JLeslie's avatar

@Shippy One time? The friend had been there for you as a friend, and one favor she can’t do and the relationship is all changed?

Shippy's avatar

@JLeslie I had asked her a few other things, like for example. She often asked me during one phase of our lives if I was going to the shop. (While I was at work.). Most times even if I wasn’t I would go for her. Once it was a real mission too as she wanted some sugar free, gluten free cereal. So it was way out of my way.

Other times I would be just parking, sometimes I would reverse out and get what she wanted. Other times, I would say I just got home.

A few times when I was in my depression, I would ask her via text if she was going to the shops that day. She would never answer. I started to realize the friendship was pretty much tipped in her favor.

When I said no to her regards an issue the other day, she became quite manipulative and vicious. With us ending up in a text fight. She said thing like you have let me down, you are not who I thought you were. Words to that effect. But to answer your question, yes it did change things for me. Because as I said, I realized she was mostly self serving.

JLeslie's avatar

@Shippy Oh, so it wasn’t just one thing, that was just the straw that broke the camels back. Seems she was not a great friend anyway.

wundayatta's avatar

It’s interesting to me to know that other people have these feelings about relationships and the dangers of saying no. I feel like I am probably overreacting, perhaps as a result of my brain chemistry, but my feeling is that if we can’t trust each other to be there, really in all situations, then what is the point? I’ve been let down many times. I expect it. But I’m not going to be in an unequal situation. It may not be the best way to do it, but either we go all out for each other, or we do nothing. Saying no is like saying you don’t want to be in the relationship any more.

I see myself write this and it sounds over the top, but I don’t honestly know how it could work any other way.

JLeslie's avatar

I am reminded that last March a friend of ours asked me to pick up his wife at the Atlanta airport. My husband was racing, the track is just over an hour from the airport if traffic is moving, and Atlanta often has traffice snarls. The whole thing probably would have taken close to three hours, giving myself a little extra time to not be late, maybe circling or waiting a little at the airport and then returning back. I said no. When they asked they said up front, “it’s ok to say no.” I assume that was true. I wound up in a bad accident and would not have been able to do it anyway, but that’s neither here nor there, I had still said no. I would never ask someone to drive so far out of there way when they are there for the event themselves. I do pick people up at airports, take them to doctors appointments, etc, all the time, but this is an event that already is quite a bit of money out of pocket and my husband is on the track a limited amount of time. If they are spending $1500 on the total trip to begin with, just spend the $45 more and rent a car and don’t ask for such a big favor I think. It’s different when it is a situation that might need emotional support, or someone coming to visit me, etc. I don’t think they hold it against me by the way that I said no.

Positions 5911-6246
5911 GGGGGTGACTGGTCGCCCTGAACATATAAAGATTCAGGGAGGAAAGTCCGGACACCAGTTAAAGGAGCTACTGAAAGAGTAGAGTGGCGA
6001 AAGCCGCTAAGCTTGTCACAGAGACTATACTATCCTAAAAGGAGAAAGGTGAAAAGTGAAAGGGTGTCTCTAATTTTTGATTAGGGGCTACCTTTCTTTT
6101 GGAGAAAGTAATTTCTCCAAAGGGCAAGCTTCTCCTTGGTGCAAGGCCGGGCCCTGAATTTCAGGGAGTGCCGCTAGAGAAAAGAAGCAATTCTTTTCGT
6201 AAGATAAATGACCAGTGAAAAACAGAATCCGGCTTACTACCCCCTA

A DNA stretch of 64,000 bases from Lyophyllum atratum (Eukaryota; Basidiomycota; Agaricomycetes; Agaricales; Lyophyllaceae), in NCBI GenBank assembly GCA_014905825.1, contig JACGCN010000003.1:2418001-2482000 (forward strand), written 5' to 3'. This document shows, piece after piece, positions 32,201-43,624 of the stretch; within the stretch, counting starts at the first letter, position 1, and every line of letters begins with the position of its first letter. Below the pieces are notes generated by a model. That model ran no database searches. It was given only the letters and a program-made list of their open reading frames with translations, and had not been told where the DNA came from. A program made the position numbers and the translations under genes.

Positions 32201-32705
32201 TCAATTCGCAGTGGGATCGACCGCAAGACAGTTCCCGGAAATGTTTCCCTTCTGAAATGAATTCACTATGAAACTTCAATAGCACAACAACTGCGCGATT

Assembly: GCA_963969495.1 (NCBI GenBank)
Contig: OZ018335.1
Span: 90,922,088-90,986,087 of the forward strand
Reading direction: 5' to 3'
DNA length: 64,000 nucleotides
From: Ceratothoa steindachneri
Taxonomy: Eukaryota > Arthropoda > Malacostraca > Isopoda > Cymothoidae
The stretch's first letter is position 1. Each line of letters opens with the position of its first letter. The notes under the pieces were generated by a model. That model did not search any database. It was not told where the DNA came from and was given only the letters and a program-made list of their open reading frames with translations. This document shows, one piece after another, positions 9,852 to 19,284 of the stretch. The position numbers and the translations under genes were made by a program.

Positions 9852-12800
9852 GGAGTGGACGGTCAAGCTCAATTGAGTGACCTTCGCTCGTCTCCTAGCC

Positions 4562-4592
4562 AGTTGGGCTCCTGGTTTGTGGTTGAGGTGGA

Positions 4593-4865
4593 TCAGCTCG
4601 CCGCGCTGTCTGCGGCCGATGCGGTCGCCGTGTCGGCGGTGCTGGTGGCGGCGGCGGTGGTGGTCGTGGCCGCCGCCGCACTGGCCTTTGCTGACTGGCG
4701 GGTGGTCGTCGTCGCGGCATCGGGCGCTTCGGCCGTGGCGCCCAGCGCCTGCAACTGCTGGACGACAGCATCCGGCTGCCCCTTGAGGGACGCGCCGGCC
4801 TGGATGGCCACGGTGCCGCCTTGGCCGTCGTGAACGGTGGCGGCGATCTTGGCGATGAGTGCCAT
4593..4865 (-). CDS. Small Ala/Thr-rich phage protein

Does that sound harsh?

cookieman's avatar

The odd thing about me, that I cannot fathom is I don’t ask. And I expect nothing from people, but will bend over backwards for people. I am so confused at myself.

Me three.

DigitalBlue's avatar

@JLeslie it sounds reasonable to me that you said no in that situation, if that’s what you’re asking.

Unbroken's avatar

I am extremely uncomfortable asking for things like @Shippy and @jordy84. I also have a hard time receiving gifts.
But I totally get where @Coloma is coming from. People like she describes tend “get” things from giving. Whether it is moral fiscal or superiority/validation, martyr complex or some sort of passive aggressive thing like ownership buying frienship.
For me it’s I need to be strong, independant and self reliant and I do get some sort of chemical happiness out of giving. But I have to admit I have always or am always the best kind of the two.

I sometimes am afraid to test the friendship. So when I do ask I really do need the help. I usually am hurt if they say no but once I get out situation I get perspective and understand why.

I also recognize that receiving gifts makes me feel like there are strings attached in some cases there are. Or I just don’t want to be burdened with reciprocity esp on limited funds.

But I also realize that I do need people and usually small things are no big deal. So I am getting better, I think. They say half the battle is awareness, right?

Coloma's avatar

@rosehips I’m not afraid to ask, and I accept “no” well, but same thing for me. IF I ask, you better believe I’m really in need, as I don’t ask unless I am in some desperate situation like my car is in the shop for 3 days and I need a couple of cans of cat food or I’m uber sick and can’t function.
After my experience with my ex “friend” I am much more afraid of accepting “favors” and then finding out there is a hidden payback agenda. Sad really, but, once bitten, twice shy.

Bellatrix's avatar

In response to Shippy’s question I said ‘yes and no’. I can say no but sometimes, fairly rarely these days, I do find myself feeling pressured to say yes. I never feel angry or offended if people say no to me. That’s their right. I’m okay with it.